Tuesday, March 11, 2008

east of eden

On the heels of last week’s celebration of the great populist, Jerome Robbins, San Francisco Ballet continued its romance with romance Friday. Four works were on the boards for program 5, three of them paens to Robbins-style lyricism, and one about as romantic as a day in divorce court.

Christopher Wheeldon’s 2002 Carousel (A Dance), which opened the program, is beloved in certain sectors for replicating the dreamy dance pairings that Broadway made famous. Taking his cues from the 1947 Rodgers and Hammerstein musical Carousel, he stages the budding love between a carnival worker and an unknowing girl. It’s romance on the other side of the tracks, where, in the original, tragedy comes calling.

Jerome Robbins is dance’s lyric poet, and his archetypes—sailor, dreamer, gang member, dancer—transform dance into popular folklore. Although talented, Wheeldon is not in the same class –he can’t pull off the kind of musically stunning, characteriologically perfect distillations that make Robbins Robbins. Overstating characters, packing too many steps into a phrase to make a point, he gives us top-notch sentimentality and likable prettiness rather than essences.

So while Sarah Van Patten as the girl and a too-nice Pierre-Francois Vilanoba as the carney danced lusciously and proved they were in full command of their material, their yearning was fraught with clichés of innocence, breathlessness and surprise. Through no fault of their own, rather than dangerously mismatched lovers they seemed like middle class teens on a blind date at a local amusement park.

Wheeldon fared better in his evening’s second work, the Pas de deux from After the Rain. If the Richard Rogers score was a shower of melody and waltzing, Arvo Part’s radically slow, minimalist piano/violin duet from Spiegel im Spiegel (Mirror in a Mirror) was a call to sustained restraint, and Wheeldon met it.

An angularly thin and iron strong Yuan Yuan Tan in a sleeveless leotard and bare legs, and Damian Smith in bare chest and p.j. pants engaged in unspooling movement that defined relationship in often awkward, interesting patterns of vulnerability and surprise. This was a pair of lovers who explored rather than wallpapered love.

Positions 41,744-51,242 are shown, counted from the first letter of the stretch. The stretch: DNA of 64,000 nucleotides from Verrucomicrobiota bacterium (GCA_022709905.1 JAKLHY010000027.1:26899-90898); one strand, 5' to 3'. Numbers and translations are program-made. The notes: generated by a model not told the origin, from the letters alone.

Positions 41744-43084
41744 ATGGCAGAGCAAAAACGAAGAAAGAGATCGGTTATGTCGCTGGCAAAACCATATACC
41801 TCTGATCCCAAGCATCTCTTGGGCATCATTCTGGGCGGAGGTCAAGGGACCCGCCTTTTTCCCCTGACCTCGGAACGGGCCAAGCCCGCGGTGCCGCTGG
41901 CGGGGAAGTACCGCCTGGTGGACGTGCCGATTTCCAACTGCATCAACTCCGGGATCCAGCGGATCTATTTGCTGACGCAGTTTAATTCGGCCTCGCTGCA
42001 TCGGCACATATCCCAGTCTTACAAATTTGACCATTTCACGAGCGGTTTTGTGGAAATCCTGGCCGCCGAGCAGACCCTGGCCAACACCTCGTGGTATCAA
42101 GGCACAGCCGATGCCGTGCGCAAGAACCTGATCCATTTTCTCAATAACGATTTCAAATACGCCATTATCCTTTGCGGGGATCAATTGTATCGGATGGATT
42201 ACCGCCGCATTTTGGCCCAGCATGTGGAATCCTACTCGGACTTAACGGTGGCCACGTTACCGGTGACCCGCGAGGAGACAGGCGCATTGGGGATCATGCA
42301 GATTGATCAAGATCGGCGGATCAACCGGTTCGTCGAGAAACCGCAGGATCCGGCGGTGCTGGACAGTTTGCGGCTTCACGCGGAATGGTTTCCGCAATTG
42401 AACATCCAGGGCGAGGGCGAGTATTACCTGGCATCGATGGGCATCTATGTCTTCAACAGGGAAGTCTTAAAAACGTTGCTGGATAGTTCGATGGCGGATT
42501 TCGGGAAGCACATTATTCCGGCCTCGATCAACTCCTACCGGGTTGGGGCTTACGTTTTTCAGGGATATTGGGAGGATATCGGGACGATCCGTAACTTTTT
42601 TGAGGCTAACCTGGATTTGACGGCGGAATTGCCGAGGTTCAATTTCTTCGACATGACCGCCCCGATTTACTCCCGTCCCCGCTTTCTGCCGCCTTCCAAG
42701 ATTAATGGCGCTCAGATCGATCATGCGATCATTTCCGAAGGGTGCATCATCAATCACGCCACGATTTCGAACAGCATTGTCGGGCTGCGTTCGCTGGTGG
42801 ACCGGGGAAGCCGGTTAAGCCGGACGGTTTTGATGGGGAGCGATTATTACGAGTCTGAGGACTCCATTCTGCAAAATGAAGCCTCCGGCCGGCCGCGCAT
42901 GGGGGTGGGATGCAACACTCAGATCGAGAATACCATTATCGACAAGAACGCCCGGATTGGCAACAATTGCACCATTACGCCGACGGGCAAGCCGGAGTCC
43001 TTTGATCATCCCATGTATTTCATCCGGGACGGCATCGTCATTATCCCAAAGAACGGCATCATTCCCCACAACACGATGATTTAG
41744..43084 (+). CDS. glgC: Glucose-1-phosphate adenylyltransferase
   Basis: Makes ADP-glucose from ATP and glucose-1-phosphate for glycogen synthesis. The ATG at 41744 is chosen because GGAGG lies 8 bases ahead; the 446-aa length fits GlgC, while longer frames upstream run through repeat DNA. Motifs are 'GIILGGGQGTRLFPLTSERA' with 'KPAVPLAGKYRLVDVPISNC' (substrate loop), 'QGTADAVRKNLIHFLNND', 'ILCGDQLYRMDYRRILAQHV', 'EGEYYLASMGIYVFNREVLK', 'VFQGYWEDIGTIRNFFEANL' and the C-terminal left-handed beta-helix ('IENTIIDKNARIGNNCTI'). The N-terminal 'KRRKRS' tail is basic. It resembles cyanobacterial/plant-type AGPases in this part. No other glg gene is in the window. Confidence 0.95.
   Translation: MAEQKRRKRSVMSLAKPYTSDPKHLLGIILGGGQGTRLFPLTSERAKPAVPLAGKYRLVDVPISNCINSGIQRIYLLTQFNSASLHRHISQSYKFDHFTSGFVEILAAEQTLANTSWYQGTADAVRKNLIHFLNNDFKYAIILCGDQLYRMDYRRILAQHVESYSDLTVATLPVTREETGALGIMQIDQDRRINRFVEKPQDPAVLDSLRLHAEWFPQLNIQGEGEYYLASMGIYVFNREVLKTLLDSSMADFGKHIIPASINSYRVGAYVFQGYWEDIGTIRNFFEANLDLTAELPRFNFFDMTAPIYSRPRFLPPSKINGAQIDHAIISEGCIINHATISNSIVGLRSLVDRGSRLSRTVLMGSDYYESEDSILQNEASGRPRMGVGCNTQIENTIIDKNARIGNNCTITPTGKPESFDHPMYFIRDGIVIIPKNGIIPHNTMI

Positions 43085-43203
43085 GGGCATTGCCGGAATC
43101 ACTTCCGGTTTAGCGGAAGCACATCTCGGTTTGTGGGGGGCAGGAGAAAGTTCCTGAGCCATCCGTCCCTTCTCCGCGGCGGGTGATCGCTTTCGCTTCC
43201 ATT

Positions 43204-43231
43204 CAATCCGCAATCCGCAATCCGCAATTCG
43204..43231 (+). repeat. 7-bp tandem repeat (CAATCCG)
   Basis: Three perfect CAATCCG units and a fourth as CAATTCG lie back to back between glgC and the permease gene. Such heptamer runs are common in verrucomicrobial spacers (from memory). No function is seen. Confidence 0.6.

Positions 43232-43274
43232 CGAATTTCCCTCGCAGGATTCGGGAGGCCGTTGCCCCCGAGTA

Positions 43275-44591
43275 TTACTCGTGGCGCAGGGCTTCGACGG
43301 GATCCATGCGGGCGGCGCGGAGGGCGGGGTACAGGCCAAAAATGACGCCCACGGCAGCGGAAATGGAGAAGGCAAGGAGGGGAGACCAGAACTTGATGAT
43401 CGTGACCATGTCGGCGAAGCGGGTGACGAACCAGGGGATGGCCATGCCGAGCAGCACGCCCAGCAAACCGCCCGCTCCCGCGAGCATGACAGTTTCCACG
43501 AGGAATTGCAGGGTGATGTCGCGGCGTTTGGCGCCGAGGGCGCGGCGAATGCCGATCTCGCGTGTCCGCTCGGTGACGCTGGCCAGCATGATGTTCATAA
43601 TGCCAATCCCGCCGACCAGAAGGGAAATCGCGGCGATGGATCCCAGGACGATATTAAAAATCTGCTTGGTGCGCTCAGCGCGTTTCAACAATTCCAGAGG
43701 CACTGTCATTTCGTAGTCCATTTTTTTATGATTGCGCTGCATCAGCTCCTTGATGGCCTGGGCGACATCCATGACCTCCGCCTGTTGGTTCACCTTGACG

Helgi Tomasson’s On A Theme of Paganini, which followed, gave love numerous, beautiful shadings that veered from the individual to the group and back again. The sparkling quintet of Maria Kochetkova, Vanessa Zahorian, Joan Boada, Davit Karapetyan and Pascal Molat married the zest of Robbins to the purity of Balanchine. Rachmaninov’s lush score was pulled from the brink of excess by Tomasson’s Calvinist cool, while the whole was delicately designed by Martin Pakledinaz in Apollonian shades of white, twilight grey, Prussian blue and lilac.

Then, like a mutant gene, Eden/Eden (2005) crashed the love fest. What a welcome jolt.

Wayne McGregor’s dystopic ballet, which premiered at SFB last year, posits two edens—past and the future--and an anti-heroine named Dolly, the sheep cloned in Scotland in 1996. The resulting relentless, multisensory work is set to Steve Reich’s onrushing music for Three Tales plus video artist Beryl Korot’s visuals.

De-gendered dancers begin decked out in beige unitards and skullcaps, performing extreme undulations, matings and recombinations at reckless speeds in a dance language that is Cunningham squirmingly recombined. Overlaid with harsh and anguished discourse about cloning, the body, and the nature of life, it is one of the most provocative ballets in memory—frightening as well as riveting, beautiful as well as hideous. While it isn’t exactly about romance, it is, indeed, about life and our love of it.
all photos copyright of Erik Tomasson

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